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MRI Can Help Assess Endometriosis for Improve Patient Care

By MedImaging International staff writers
Posted on 09 Jan 2024
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Image: MRI helps clinicians assess the neural involvement in endometriosis (Photo courtesy of 123RF)
Image: MRI helps clinicians assess the neural involvement in endometriosis (Photo courtesy of 123RF)

Endometriosis is a common condition affecting females that is usually characterized by pain. The origins of this pain are not fully understood; however, it's known that in certain instances, nerves in the pelvis can become entrapped in endometriosis. This entrapment can involve various nerves, including the sciatic, obturator, femoral, pudendal, and inferior hypogastric nerves, as well as the inferior hypogastric and lumbosacral plexuses. Such neural involvement may manifest as pain, weakness, numbness, incontinence, or even paraplegia. Laparoscopic excision is a common treatment approach, and identifying the affected neural structures is crucial for surgical planning.

Researchers at Cleveland Clinic (Cleveland, OH, USA) have demonstrated that MRI can be a valuable tool for clinicians to evaluate neural involvement in endometriosis, aiding in the prevention of irreversible nerve damage and chronic sensorimotor neuropathy in affected women. While endovaginal ultrasound is utilized to "map" endometriosis lesions, MRI provides a comprehensive field of view and high spatial resolution, essential for producing reliable images of the pelvic nerves. This is particularly true with advanced techniques such as high-spatial-resolution anatomic imaging, including three-dimensional isotropic imaging, and contrast-enhanced 3D short inversion time inversion-recovery (STIR) fast spin-echo sequences.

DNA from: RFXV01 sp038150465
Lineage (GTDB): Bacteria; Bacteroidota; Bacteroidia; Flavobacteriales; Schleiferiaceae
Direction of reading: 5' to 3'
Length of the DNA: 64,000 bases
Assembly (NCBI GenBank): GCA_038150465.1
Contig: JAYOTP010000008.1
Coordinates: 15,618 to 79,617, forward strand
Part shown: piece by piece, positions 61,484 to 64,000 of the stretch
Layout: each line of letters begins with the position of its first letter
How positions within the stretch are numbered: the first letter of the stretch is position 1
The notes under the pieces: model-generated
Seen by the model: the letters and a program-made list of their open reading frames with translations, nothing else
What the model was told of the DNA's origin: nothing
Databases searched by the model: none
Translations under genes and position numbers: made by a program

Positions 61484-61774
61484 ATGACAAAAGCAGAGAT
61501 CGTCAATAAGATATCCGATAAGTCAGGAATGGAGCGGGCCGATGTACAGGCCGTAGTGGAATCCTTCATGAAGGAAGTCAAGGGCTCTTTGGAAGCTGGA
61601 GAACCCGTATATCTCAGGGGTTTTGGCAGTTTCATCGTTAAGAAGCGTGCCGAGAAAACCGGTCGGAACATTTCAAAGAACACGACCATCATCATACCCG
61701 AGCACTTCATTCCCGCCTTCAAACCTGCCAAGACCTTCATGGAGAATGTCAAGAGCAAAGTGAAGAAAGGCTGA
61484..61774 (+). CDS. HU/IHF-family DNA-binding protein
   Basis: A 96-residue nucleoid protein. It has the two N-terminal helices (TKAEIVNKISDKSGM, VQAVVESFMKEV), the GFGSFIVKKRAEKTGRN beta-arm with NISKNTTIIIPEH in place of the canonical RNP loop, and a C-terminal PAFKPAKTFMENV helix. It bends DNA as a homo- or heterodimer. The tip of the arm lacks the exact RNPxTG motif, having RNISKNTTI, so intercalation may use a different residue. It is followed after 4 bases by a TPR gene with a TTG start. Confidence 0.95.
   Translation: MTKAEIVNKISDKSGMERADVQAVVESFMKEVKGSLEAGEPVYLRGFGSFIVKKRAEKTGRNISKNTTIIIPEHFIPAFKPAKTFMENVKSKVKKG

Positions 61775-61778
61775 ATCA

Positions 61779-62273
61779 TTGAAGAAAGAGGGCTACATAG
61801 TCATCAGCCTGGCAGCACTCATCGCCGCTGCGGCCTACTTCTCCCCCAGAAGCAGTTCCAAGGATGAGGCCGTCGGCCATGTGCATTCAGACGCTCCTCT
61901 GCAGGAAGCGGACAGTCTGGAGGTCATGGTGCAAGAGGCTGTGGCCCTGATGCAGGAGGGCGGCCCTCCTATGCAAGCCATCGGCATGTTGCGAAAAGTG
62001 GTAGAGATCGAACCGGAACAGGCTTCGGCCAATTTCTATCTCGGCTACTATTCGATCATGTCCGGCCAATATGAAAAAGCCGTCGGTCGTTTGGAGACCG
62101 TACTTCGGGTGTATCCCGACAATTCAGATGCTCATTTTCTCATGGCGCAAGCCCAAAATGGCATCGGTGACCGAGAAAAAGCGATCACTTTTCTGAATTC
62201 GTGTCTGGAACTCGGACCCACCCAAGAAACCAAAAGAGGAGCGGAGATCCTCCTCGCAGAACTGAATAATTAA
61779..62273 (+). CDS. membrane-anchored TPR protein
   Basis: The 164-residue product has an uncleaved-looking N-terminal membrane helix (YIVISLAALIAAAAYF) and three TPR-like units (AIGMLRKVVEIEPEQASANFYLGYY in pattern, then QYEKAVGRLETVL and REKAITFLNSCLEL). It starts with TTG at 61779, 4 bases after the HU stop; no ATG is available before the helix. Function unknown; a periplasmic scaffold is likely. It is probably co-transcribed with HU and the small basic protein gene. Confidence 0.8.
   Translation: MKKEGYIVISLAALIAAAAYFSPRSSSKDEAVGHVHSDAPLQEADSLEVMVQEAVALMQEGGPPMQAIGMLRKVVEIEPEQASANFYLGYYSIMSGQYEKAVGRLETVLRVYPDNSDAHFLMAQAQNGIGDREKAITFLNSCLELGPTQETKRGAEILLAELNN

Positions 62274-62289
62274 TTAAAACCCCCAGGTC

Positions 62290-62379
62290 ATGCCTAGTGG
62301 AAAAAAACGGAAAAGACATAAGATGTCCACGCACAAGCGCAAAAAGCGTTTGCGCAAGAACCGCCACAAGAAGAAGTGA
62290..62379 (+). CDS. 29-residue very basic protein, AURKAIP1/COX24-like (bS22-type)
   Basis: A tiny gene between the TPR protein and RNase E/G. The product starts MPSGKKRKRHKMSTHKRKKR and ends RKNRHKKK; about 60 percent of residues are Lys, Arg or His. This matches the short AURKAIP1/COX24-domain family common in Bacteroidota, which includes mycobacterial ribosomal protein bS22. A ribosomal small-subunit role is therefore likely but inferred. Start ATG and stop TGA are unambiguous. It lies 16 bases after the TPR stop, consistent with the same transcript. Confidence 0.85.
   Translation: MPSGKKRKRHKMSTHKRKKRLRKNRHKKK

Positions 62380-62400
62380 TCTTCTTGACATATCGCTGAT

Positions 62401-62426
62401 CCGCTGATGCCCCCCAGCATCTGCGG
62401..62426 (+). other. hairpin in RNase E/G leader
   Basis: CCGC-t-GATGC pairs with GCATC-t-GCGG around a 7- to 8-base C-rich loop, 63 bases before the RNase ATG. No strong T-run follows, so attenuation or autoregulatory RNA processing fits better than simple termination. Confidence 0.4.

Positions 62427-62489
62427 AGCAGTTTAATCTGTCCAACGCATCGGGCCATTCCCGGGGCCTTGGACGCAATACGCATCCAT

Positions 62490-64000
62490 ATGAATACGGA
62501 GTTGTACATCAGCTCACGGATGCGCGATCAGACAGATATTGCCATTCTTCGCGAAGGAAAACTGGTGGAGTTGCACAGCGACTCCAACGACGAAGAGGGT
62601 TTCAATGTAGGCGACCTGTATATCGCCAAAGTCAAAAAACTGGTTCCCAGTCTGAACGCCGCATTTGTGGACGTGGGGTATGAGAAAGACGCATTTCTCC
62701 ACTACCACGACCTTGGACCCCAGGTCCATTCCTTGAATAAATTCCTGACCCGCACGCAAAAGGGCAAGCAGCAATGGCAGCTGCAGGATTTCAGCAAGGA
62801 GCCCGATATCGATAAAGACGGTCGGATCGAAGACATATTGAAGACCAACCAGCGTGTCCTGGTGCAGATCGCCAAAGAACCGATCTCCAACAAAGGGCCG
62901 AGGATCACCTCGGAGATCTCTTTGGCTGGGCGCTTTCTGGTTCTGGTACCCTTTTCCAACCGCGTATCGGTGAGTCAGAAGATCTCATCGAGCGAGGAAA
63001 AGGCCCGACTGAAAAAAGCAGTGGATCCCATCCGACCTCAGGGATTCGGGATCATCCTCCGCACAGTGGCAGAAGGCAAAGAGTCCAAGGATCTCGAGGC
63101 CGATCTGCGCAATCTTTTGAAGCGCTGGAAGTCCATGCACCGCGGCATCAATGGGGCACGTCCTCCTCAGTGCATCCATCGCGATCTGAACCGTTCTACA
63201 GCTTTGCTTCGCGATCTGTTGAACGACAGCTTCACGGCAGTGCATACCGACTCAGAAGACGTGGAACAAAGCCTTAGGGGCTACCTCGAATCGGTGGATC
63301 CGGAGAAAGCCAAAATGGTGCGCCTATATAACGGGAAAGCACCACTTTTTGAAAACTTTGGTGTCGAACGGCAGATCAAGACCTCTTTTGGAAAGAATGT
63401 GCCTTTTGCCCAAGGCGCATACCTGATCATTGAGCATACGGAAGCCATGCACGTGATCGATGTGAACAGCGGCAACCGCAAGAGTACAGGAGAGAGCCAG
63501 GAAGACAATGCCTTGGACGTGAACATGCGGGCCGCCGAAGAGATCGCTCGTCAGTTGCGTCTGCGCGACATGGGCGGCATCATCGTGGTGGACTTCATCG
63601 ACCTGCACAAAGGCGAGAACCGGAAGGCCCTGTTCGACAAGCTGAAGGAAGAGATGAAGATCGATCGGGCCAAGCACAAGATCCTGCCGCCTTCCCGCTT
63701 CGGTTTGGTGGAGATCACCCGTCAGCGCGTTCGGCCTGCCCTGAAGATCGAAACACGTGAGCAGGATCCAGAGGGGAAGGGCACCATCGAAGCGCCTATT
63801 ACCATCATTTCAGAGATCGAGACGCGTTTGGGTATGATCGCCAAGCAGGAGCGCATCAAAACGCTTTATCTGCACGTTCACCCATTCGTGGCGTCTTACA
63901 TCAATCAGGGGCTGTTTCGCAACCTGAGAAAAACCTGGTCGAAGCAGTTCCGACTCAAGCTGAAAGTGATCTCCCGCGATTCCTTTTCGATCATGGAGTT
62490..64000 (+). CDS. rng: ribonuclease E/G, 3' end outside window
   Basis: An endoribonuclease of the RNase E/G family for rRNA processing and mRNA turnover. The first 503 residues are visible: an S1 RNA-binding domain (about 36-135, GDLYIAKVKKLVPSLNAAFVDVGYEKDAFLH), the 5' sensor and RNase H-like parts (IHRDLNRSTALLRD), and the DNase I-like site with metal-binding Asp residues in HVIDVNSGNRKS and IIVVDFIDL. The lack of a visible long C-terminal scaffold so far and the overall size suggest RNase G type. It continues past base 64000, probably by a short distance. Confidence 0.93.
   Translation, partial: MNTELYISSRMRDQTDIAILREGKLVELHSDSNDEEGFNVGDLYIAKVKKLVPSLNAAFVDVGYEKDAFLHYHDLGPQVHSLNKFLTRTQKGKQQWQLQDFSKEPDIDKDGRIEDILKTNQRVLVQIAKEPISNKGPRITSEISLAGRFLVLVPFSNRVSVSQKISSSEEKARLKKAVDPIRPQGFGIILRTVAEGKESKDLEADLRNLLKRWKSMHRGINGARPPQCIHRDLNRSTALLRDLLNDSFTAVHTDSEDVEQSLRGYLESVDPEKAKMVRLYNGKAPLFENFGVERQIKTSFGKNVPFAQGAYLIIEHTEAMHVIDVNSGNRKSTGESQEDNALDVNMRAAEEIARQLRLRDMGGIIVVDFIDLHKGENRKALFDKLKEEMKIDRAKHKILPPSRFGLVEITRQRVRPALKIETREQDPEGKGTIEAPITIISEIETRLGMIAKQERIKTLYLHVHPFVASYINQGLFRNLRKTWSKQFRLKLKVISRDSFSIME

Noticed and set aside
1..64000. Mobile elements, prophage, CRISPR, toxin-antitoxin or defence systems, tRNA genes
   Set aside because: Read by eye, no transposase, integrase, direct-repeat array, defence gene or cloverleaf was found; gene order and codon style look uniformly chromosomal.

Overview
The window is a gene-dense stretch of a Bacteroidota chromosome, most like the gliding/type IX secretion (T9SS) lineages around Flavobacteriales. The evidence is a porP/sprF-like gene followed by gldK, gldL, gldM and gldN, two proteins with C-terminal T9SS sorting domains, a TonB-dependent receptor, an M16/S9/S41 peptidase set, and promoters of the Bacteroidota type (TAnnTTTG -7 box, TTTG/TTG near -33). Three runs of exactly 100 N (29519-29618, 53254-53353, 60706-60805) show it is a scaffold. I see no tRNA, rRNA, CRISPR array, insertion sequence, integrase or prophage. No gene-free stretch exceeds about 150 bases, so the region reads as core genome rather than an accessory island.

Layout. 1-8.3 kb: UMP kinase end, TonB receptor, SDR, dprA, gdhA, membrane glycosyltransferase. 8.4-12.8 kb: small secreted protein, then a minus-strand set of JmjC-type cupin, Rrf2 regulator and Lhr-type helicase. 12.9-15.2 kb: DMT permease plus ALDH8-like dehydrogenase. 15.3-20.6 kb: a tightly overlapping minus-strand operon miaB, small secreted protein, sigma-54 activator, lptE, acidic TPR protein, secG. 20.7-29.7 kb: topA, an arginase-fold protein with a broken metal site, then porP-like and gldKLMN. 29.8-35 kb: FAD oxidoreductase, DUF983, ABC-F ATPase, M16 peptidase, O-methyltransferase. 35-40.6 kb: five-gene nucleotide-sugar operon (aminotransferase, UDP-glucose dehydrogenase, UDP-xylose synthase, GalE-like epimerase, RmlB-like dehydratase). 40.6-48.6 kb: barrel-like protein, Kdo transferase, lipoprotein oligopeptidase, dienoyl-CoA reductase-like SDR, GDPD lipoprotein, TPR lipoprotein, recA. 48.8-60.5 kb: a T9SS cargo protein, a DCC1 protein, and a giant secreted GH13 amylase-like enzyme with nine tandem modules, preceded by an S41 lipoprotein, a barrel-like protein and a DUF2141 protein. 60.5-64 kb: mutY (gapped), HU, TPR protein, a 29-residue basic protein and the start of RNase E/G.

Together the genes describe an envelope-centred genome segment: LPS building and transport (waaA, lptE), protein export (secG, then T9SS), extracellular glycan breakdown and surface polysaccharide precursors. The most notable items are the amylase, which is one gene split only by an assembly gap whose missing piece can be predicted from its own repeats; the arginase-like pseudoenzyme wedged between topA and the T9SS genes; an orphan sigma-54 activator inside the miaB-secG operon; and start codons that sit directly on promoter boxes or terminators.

The insights gained from MRI about the condition of pelvic nerves entrapped in endometriosis are critical for formulating an effective treatment strategy. Radiologists must assess the pelvic nerves typically affected by endometriosis during MRI evaluations to ensure that these findings can be used effectively in treatment and surgical planning to avoid nerve damage. Utilizing MRI may enhance patient outcomes in managing endometriosis, especially considering that the involvement of pelvic nerves in this condition is often under-recognized and under-reported.

"Early identification of nerve involvement in endometriosis is important for patient counseling, treatment planning, and determining the surgical approach," concluded the researchers. "Radiologists who interpret pelvic endometriosis studies should identify the pelvic nerves involved in endometriosis and report this information to the clinician for treatment planning and improved patient outcomes."

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